When you know people all over the world are praying for your health, but it still doesn’t improve, it’s hard. But also, those same prayers are lifting me up and helping me in ways I wouldn’t have thought of.
I was pretty much confined to my bedroom at Mum and Dad’s as I couldn’t manage the stairs. I called them my Mount Everest.
Whenever I had to leave the house for an appointment my parents would need to physically lift each leg to help me up each step afterwards.
And I would be in recovery for at least a week, barely able to sit up to eat or go to the bathroom.
I was thinking, “Is this it? Is this how I’m going to be spending the rest of my life? Stuck in a small bedroom in my parents’ house?”
As someone used to living on my own and abroad and having independence, it was tough to contemplate.
So, I tried not to dwell on it and I learnt to appreciate the things I could do: crafts, creating, sending cards/parcels, connecting with people via social media, and taking photos out my window.
When we realised that it was unlikely I would get better any time soon, we approached Social Services/Occupational Therapy to see about getting help to install a stairlift.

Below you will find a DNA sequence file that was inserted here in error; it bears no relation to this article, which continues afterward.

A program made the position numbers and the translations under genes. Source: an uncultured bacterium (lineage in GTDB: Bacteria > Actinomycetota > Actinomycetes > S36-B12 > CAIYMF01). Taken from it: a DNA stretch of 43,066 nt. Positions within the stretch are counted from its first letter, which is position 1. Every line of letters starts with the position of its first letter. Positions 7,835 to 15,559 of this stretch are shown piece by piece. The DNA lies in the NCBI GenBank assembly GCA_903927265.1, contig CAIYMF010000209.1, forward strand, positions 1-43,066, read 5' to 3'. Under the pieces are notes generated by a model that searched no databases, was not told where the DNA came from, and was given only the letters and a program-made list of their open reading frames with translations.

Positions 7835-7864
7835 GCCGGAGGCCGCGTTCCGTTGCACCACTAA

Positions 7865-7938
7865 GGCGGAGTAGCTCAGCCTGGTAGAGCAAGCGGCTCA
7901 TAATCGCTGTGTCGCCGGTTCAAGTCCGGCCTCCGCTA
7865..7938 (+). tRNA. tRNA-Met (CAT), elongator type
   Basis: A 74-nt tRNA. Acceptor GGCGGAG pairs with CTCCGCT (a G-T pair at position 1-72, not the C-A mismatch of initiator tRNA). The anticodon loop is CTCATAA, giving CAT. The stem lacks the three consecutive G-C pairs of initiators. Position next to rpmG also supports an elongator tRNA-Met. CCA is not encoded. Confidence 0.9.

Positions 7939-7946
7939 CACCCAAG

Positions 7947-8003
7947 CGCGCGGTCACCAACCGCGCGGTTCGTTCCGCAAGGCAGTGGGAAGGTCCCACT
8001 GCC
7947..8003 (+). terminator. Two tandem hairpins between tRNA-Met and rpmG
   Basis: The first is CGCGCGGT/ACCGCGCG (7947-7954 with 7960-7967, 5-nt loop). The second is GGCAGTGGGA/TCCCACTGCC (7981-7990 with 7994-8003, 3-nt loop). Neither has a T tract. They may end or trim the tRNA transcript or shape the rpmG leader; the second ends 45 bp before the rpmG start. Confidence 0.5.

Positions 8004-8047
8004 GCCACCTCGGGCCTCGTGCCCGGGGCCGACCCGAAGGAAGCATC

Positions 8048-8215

At that initial meeting in January 2018. Holly said, “How would you feel about being supported to live on your own?” I burst into tears! I didn’t even think that was an option for me.
Ground floor disabled access social housing is incredibly difficult to come by. But again, in answer to prayer, Holly did an Environmental Assessment on my own flat which I thought I would need to sell (it had been rented out while I was abroad) and said I could move back there!
It would be a trial initially to see if the care package etc. was working OK and if I could cope.
I moved back into my own flat in June 2018 and Willow Bluebell moved in later that month.
She’s an amazing companion cat and I call her my therapy cat too! She’s quite quiet and is happy to snuggle away the days.